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NATIONAL DATA PAYMENT SYS. v. MERIDIAN BANK

September 22, 1998

NATIONAL DATA PAYMENT SYSTEMS, Inc., a New York corporation, Plaintiff,
v.
MERIDIAN BANK a Pennsylvania corporation and CORESTATES FINANCIAL CORPORATION, a Delaware corporation, Defendants.



The opinion of the court was delivered by: JOYNER

MEMORANDUM AND ORDER

 JOYNER, J.

 September 22, 1998

 Presently before the Court is Defendants' Motion for Summary Judgment pursuant to Federal Rule of Civil Procedure 56 on all counts of Plaintiff's complaint and Plaintiff's Motion for Partial Summary Judgment as to liability only for counts I, III, and V of Plaintiff's complaint. For the following reasons Defendants' Motion is granted and Plaintiff's Motion is denied.

 BACKGROUND

 Plaintiff, National Data Payment Systems ("NDPS" or "Plaintiff"), entered into a Purchase Agreement (the "Agreement") with Defendant, Meridian Bank ("Meridian"), on September 15, 1995 for the purchase of Meridian's merchant credit card business. The Agreement did not include a specific date for closing, other than indicating that the closing should occur "on the date to be mutually agreed upon by the parties which shall be within thirty (30) days after the expiration or termination of any applicable waiting period under the Hart-Scott-Rodino Antitrust Improvements Act of 1976." (Agreement at 3.1). However, the Agreement did include a termination provision stating that "this Agreement may be terminated by either Meridian or NDPS and shall be of no further force and effect (subject to (a) and (b) below) . . . (b) in the event the Closing shall not have occurred by October 30, 1995." (Agreement at 11.1). The Agreement also provided that if either party terminated the Agreement according to the termination provision in section 11.1 that there would be no "liability of any kind." (Agreement at 11.2(a)). Another provision of the contract provided that the Agreement "shall not be amended, modified or waived in any fashion except by an instrument in writing signed by the parties hereto." (Agreement at 15.8).

 The parties did not close the transaction by October 30, 1995, the date in the termination provision. However, the parties remained in contact up to and after October 30. *fn1"

 On October 30, 1995, a Meridian representative called NDPS to ascertain "where NDPS was" in the decision making process. The NDPS representative responded that NDPS would get back to Meridian later in the day on October 30 or on October 31, 1995, to which the Meridian representative responded "fine." On November 2 and November 3, 1995, representatives of Meridian and NDPS had further telephone conversations concerning whether NDPS was going to close the transaction. During these conversations, Meridian stated its position that it could terminate the Agreement if it so chose given the passing of October 30, 1995 and section 11.1 of the Agreement. Sometime after the last phone conversation between the parties on November 3, NDPS sent a letter to Meridian indicating its intent to close the transaction and its belief that Meridian had agreed to close the transaction on November 7, 1995. On November 6, 1995, Meridian sent NDPS a letter indicating that it was exercising the termination option in section 11.1 of the Agreement. After receipt of the November 6, 1995, letter from Meridian and after the passing of the alleged closing time agreed to by the parties on November 7, 1995, NDPS sent a letter to Meridian indicating its belief that Meridian had breached the Agreement by not closing the transaction.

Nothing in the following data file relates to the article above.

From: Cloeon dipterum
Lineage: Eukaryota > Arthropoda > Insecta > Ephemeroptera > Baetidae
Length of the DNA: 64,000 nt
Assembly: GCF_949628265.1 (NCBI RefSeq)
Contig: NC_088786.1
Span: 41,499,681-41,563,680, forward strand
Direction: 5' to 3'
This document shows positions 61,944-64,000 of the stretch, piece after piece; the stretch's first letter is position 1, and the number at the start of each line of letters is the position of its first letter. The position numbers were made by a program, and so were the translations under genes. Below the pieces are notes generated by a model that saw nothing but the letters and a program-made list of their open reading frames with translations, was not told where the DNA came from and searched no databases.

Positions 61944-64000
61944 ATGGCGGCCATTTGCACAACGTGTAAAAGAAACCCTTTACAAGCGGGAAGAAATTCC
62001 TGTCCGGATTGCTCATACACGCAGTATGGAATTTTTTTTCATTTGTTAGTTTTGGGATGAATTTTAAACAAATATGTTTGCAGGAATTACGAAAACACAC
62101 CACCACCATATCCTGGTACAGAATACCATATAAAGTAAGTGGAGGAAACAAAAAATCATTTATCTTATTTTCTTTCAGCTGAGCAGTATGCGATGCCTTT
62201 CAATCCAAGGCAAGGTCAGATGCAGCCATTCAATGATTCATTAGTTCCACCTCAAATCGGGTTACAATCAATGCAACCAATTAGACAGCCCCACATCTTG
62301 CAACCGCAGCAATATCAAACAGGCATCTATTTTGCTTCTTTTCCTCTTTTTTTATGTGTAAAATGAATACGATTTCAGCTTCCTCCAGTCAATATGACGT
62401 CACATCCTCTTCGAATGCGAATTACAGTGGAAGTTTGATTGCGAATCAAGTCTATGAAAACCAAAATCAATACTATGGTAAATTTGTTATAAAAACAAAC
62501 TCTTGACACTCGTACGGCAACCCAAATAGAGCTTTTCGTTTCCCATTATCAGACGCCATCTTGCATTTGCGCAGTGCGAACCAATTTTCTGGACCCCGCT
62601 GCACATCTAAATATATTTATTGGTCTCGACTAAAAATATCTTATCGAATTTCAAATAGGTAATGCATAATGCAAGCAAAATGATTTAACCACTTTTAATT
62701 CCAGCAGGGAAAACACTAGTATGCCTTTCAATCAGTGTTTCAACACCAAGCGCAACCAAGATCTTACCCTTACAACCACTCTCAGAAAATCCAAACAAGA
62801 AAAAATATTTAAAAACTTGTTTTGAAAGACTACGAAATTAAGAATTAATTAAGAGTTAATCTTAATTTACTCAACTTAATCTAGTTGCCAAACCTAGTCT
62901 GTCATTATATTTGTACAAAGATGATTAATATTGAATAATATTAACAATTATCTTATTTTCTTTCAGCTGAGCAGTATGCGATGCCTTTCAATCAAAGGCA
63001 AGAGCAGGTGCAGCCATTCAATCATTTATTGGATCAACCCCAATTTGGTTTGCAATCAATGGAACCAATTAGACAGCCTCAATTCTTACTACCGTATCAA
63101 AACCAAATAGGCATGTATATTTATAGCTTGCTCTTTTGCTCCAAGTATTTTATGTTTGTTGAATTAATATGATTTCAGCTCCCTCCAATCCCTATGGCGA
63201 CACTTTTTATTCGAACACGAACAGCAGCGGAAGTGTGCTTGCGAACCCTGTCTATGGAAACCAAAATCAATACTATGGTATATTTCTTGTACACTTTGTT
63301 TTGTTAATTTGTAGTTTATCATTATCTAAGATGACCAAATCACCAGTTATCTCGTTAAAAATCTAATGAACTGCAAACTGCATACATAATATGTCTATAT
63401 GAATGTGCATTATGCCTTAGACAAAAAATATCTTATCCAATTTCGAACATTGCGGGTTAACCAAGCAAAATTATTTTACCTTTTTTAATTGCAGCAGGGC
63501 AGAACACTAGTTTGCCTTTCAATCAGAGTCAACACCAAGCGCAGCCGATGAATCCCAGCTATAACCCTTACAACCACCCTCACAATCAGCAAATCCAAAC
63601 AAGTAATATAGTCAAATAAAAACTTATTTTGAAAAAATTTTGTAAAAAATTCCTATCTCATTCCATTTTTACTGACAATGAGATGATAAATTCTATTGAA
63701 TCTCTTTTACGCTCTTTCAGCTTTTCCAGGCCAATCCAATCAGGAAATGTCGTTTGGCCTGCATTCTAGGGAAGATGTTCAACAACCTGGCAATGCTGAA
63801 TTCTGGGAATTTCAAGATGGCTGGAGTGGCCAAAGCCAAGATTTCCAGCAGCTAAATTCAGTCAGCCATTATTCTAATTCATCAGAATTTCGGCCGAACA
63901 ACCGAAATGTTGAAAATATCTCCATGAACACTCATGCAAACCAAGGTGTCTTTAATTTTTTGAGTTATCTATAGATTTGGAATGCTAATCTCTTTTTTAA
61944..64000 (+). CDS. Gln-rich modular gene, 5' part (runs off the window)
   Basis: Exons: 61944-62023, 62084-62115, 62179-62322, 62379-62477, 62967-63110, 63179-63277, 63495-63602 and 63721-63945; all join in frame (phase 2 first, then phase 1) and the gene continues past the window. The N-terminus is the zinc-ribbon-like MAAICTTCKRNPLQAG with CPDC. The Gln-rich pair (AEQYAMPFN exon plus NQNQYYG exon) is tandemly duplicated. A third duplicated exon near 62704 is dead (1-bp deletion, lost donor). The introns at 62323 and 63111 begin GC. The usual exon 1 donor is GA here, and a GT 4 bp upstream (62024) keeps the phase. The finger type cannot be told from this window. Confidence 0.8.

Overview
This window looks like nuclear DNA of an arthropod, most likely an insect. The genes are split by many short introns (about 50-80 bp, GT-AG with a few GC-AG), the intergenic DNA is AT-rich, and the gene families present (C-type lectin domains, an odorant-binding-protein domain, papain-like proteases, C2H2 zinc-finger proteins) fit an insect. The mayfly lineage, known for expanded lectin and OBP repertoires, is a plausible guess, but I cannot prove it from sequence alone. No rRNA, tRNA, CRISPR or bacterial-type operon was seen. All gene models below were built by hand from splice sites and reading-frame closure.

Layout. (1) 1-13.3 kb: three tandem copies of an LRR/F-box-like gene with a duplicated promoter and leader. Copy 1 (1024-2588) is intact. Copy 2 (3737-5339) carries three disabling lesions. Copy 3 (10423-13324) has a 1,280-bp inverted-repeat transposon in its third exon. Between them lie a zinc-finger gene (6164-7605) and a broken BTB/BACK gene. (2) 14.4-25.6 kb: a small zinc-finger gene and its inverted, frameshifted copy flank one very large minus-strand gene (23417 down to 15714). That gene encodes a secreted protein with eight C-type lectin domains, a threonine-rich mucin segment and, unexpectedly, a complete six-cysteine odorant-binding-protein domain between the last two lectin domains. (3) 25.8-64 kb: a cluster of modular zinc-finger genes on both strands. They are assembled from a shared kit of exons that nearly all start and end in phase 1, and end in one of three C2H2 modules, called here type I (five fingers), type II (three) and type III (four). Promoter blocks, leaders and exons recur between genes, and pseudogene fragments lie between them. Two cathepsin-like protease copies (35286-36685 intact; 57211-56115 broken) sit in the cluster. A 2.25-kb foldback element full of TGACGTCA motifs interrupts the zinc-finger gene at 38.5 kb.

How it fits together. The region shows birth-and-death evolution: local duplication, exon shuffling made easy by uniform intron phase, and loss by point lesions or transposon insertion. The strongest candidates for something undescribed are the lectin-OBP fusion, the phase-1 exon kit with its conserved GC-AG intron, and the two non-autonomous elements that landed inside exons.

NDPS first filed a breach of contract action in the District Court in Georgia which was dismissed for lack of jurisdiction. In October of 1997, NDPS filed the current action. This action is governed by Pennsylvania law in accordance with the express intention of the parties. See (Agreement at 15.11).

 DISCUSSION

 I. Summary Judgment Standard

 Summary judgment is appropriate where the pleadings, depositions, answers to interrogatories, and admissions on file, together with the affidavits, reveal no genuine issue of material fact, and the moving party is entitled to judgment as a matter of law. Fed. R. Civ. P. 56(c). Our responsibility is not to resolve disputed issues of fact, but to determine whether there exist any factual issues to be tried. Anderson v. Liberty Lobby, Inc., 477 U.S. 242, 247-49, 91 L. Ed. 2d 202, 106 S. Ct. 2505 (1986). The presence of "a mere scintilla of evidence" in the nonmovant's favor will not avoid summary judgment. Williams v. Borough of West Chester, 891 F.2d 458, 460 (3d Cir. 1989)(citing Anderson, 477 U.S. at 249). Rather, we will grant summary judgment unless "the evidence is such that a reasonable jury could return a verdict for the nonmoving party." Anderson, 477 U.S. at 248.

 In making this determination, all of the facts must be viewed in the light most favorable to the non-moving party and all reasonable inferences must be drawn in favor of the non-moving party. Id. at 256. Once the moving party has met the initial burden of demonstrating the absence of a genuine issue of material fact, the non-moving party must establish the existence of each element of its case. J.F. Feeser, Inc. v. Serv-A-Portion, Inc., 909 F.2d 1524, 1531 (3d Cir. 1990)(citing Celotex Corp. v. Catrett, 477 U.S. 317, 323, 91 L. Ed. 2d 265, 106 S. Ct. 2548 (1986)).

 II. The Termination Provision

 Both parties seek summary judgment concerning the termination provision of the Agreement which provides that the Agreement "may be terminated by either Meridian or NDPS and shall be of no further force and effect . . . (b) in the event the Closing ...


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